“*Doubletake*”, thought I. “Doctors should consider the risks? Doctors? Not, say, people with disabilities? Just doctors? Doctors should weigh up the risks before offering any options at all? Doctors should decide?” So I read on.

[…] There have even been incidents when scooters have killed individuals.

OMG RANDOM IRRELEVANT SCOOTERPANIC!

Moving on.

They recruited 102 patients, with an average age of 68, who had obtained medical approval for a scooter and monitored their health over six years. Even though patients stated that they felt better physically and mentally, tests demonstrated that 18.7 per cent developed diabetes during the follow-up period.

“Erm”, thought I, “Right then. Sure enough, it was an older population- nearly seventy years old on average. The prevalence of diabetes in the population older than 60 in the USA is 23.1%, and that’s not people who are already ill and have other risk factors. That’s not really a surprising number.”

“I wonder,” thought I, “I wonder how that control group did, the age- and disability-matched control group, the one who didn’t get scooters at the same time?”

OH WAIT.

Yeah, there wasn’t one. No control group.

Just a group of elderly people with cardiac failure, neurologic disease, disabling arthritis, and chronic lung disease. Just a group of people with disabilities trying to eke out a life and getting used as a Lesson To All Of Us about the dangers of sloth.

The abstract is here, in the American Journal of Cardiology. Effect of Motorized Scooters on Quality of Life and Cardiovascular Risk, Brian W Zagol and Richard A. Krasuski, Volume 105, Issue 5, Pages 672-676 (1 March 2010).

This sterling little doctor-centric chastisement does contain one really useful piece of information:

[…] significant physical and psychological improvements in all quality-of-life categories (p <0.001) [...]

I’ll say that again, ‘cos they buried the lead. After getting a scooter, people experienced:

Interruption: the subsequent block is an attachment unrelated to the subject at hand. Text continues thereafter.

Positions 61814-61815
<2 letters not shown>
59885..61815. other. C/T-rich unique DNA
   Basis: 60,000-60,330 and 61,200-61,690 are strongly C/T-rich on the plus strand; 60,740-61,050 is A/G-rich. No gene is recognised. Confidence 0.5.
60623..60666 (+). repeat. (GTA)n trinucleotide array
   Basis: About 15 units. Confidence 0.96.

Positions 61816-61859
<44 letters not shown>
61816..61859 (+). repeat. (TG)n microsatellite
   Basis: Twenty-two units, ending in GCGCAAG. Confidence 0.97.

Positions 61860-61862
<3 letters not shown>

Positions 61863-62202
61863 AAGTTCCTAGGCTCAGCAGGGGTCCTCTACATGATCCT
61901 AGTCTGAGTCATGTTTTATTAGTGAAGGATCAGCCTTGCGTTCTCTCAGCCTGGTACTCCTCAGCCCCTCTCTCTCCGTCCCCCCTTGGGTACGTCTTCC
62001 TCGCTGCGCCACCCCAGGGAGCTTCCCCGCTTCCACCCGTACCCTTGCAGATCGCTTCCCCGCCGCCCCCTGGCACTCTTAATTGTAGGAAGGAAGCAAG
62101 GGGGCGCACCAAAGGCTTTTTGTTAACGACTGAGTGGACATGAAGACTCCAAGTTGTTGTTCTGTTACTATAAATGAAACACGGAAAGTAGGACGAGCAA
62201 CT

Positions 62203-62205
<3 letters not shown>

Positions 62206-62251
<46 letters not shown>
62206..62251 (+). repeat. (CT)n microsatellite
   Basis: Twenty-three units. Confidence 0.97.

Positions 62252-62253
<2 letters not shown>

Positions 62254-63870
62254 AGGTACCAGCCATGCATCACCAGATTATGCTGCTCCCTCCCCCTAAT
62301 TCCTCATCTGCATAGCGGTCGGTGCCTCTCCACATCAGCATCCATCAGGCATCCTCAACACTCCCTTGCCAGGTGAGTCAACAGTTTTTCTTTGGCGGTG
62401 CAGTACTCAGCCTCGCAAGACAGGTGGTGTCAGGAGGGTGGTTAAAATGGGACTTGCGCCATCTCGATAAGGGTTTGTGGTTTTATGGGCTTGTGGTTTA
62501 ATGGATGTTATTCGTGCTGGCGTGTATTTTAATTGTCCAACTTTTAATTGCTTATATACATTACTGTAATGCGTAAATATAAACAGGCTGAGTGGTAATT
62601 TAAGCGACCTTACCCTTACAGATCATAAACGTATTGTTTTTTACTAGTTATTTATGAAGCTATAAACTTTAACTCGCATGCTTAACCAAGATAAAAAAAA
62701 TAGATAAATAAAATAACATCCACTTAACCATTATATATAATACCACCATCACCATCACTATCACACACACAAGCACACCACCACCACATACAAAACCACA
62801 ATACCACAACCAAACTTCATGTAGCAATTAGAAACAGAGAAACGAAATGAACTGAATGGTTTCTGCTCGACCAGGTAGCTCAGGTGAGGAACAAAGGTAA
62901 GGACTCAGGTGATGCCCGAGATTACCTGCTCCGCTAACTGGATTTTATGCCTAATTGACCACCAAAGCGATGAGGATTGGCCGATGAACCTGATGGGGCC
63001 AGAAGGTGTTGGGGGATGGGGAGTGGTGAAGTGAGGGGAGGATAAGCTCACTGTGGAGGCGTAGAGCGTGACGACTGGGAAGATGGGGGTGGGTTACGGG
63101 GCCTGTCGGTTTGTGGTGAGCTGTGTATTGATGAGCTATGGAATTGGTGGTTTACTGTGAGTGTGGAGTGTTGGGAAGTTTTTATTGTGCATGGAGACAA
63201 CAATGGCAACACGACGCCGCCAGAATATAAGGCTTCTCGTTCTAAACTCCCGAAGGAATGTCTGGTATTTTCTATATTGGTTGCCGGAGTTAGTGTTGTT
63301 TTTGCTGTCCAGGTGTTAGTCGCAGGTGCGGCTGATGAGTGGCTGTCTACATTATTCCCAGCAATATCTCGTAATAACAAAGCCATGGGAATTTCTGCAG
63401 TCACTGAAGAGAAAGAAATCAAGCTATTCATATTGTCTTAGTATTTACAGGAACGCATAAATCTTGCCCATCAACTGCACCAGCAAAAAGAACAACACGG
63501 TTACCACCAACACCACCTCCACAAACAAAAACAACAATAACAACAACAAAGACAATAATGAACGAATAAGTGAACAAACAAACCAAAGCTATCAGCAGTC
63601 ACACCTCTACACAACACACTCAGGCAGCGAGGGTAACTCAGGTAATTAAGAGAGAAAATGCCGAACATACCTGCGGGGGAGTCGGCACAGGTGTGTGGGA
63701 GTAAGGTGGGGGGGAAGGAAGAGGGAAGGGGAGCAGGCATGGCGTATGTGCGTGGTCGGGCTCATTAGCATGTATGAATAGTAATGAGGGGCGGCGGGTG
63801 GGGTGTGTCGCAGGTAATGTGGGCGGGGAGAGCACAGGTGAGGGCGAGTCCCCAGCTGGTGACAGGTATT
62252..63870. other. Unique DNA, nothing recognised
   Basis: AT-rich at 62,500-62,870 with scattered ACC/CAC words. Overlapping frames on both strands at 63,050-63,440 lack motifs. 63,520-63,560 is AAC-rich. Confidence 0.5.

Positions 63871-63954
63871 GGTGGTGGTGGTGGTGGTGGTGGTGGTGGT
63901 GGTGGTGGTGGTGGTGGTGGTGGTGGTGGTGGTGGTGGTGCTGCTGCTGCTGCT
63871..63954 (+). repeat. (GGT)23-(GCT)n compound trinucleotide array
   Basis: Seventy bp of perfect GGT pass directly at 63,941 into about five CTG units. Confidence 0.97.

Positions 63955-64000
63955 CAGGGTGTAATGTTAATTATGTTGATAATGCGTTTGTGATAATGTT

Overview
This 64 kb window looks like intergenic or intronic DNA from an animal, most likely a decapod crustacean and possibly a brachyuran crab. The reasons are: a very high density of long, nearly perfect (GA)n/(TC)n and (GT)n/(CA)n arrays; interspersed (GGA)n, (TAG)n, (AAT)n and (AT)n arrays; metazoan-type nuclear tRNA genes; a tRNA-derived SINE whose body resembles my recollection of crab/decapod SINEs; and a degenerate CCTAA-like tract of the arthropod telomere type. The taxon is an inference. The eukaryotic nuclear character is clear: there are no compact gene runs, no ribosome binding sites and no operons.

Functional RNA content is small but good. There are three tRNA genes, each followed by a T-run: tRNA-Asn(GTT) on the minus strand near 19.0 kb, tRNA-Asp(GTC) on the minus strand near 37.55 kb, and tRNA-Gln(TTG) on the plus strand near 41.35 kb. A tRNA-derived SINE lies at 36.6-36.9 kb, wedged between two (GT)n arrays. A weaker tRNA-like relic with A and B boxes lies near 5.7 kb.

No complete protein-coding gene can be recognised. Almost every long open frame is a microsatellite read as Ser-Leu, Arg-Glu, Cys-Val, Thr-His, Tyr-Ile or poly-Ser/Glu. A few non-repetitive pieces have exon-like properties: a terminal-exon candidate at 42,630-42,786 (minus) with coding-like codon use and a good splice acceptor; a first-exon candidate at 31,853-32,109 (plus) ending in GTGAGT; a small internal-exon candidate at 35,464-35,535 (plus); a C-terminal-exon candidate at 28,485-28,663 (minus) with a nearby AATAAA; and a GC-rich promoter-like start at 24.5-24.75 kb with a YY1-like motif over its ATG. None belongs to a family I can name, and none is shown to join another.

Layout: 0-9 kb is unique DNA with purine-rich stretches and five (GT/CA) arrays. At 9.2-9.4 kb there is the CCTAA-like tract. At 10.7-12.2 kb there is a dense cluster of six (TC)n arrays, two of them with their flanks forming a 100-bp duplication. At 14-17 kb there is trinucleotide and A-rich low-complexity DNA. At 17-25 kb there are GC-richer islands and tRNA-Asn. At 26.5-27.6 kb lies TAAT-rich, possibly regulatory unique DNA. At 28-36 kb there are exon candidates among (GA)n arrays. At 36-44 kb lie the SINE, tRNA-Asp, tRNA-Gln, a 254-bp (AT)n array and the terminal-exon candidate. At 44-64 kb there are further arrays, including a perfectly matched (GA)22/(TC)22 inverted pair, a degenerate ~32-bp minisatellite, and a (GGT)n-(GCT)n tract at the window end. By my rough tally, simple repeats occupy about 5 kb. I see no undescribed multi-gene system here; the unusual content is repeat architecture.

[…] significant physical and psychological improvements in all quality-of-life categories (p <0.001) [...]

But the authors decided to slap a big ol’ “DESPITE” before this statement about how the lives of people with disabilities were improved by appropriate mobility aids, and instead go on to list the way several laboratory parameters became “worse” over time in this group of ill elderly people. In a study with NO. CONTROL. GROUP.

We have absolutely no idea how these laboratory parameters would have fared had the people concerned not obtained mobility scooters. All we know is that their quality of life improved significantly in all domains.

What the study fails to recognise – among other things – is that the alternative to getting about on mobility aids isn’t a day of jaunty strolling; it’s immobility. The alternative to going out sitting on a scooter isn’t a doubles tennis match and a brisk swim followed by a bootscooting class; it’s sitting at home.

But the quality of life of PWD, the lack of alternatives, is dismissed by these concerned medicos as a relatively trivial aside; as just one factor for doctors to consider before deciding whether to withhold their blessing – and their financial rubber-stamp – to mobility aids:

In conclusion, interventions, such as scooters, that improve self-perceived quality of life, can have detrimental long-term effects by increasing cardiovascular risk, particularly insulin resistance. Physicians should carefully weigh such risks before approving their use, as well as ensure healthy levels of activity afterward.

Dudes. Newsflash. You’re not the ones who should be carefully weighing this hypothetical “risk”. We are. And you sitting there planning to deliberately withhold mobility aid funding to the poorest people in the population because you think they might – not will, only might – see their blood glucose tweak a few points? Not ok.

You don’t get to dismiss the importance our self-perceived quality of life (“self-perceived”? Who do you think is the best person to assess our quality of life? You?) with a parenthetical “Despite”. What is important to us is important to us; you don’t get to override that with your misinformed concern-trolling. You don’t get to decide on your own, then inform us what’s important in our lives. You don’t get to exclude us from the conversation. You don’t get to tell us which risks are worth taking.

You don’t have the moral right to immobilise us based on your imposition of your own value system on our lives. You wouldn’t even have that right if this was good research. When it’s fucked-up hand-waving? Put the journal down, and start seeing real people. The people right in front of you, who are looking for independence, the ability to shop, the ability to socialise, the ability to go to the fucking doctor, the choice to have a better life. The life you’re planning to say “no” to.